IDEAS home Printed from https://ideas.repec.org/a/gam/jgames/v4y2013i3p398-425d27915.html
   My bibliography  Save this article

Institutional Inertia and Institutional Change in an Expanding Normal-Form Game

Author

Listed:
  • Torsten Heinrich

    (Institute of Institutional and Innovation Economics, University of Bremen, Hochschulring 4,28359 Bremen, Germany)

  • Henning Schwardt

    (Institute of Institutional and Innovation Economics, University of Bremen, Hochschulring 4,28359 Bremen, Germany)

Abstract

We investigate aspects of institutional change in an evolutionary game-theoretic framework, in principle focusing on problems of coordination in groups when new solutions to a problem become available. In an evolutionary game with an underlying dilemma structure, we let a number of new strategies become gradually available to the agents. The dilemma structure of the situation is not changed by these. Older strategies offer a lesser payoff than newly available ones. The problem that agents have to solve for realizing improved results is, therefore, to coordinate on newly available strategies. Strategies are taken to represent institutions; the coordination on a new strategy by agents, hence, represents a change in the institutional framework of a group. The simulations we run show a stable pattern regarding such institutional changes. A number of institutions are found to coexist, with the specific number depending on the relation of payoffs achievable through the coordination of different strategies. Usually, the strategies leading to the highest possible payoff are not among these. This can be taken to reflect the heterogeneity of rules in larger groups, with different subgroups showing different behavior patterns.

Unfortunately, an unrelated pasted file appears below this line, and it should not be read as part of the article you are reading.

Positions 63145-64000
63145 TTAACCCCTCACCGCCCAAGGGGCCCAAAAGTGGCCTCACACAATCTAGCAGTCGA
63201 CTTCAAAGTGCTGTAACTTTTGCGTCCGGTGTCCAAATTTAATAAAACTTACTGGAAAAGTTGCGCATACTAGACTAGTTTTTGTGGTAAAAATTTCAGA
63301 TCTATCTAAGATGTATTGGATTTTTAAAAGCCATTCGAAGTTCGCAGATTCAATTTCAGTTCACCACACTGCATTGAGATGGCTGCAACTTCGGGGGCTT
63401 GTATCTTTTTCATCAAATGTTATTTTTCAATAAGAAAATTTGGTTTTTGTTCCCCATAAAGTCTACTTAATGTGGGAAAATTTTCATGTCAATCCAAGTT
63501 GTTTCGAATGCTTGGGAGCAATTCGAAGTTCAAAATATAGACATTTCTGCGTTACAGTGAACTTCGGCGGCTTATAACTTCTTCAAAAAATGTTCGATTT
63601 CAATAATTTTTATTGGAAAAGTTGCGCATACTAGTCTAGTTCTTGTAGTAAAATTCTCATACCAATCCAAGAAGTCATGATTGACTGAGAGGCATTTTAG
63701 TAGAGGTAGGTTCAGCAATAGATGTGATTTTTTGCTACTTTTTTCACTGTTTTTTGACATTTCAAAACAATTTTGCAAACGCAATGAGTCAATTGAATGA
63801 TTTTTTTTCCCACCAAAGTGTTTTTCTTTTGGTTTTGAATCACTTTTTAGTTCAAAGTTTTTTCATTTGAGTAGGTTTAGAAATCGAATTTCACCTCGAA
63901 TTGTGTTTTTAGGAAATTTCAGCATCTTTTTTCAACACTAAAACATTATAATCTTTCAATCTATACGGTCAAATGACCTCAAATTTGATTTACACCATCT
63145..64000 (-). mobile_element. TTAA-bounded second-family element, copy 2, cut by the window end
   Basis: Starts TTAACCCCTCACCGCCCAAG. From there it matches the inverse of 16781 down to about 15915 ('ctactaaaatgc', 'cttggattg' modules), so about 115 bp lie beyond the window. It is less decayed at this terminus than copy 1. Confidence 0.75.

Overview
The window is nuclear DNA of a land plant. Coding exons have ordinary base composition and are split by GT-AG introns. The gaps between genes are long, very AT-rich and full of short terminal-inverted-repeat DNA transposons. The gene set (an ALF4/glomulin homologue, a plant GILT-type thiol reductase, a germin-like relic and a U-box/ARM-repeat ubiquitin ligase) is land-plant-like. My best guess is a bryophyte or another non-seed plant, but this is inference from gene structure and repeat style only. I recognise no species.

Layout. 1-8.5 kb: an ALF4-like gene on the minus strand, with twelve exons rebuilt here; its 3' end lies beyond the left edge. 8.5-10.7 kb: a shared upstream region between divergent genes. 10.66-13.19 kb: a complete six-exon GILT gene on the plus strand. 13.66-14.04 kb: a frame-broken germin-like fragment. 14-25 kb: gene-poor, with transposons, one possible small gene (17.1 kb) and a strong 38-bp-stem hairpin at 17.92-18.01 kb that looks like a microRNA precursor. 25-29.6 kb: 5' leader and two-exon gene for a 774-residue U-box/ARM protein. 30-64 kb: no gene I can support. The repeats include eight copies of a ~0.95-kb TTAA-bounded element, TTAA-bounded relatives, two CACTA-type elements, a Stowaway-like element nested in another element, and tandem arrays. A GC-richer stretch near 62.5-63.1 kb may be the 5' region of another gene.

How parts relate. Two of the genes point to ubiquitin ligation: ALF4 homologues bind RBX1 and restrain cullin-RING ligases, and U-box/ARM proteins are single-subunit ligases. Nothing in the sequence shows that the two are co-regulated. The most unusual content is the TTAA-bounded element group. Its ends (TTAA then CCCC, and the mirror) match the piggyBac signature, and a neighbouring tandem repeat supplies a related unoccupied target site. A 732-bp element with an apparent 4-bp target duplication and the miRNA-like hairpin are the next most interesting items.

Suggested Citation

  • Torsten Heinrich & Henning Schwardt, 2013. "Institutional Inertia and Institutional Change in an Expanding Normal-Form Game," Games, MDPI, Open Access Journal, vol. 4(3), pages 1-28, August.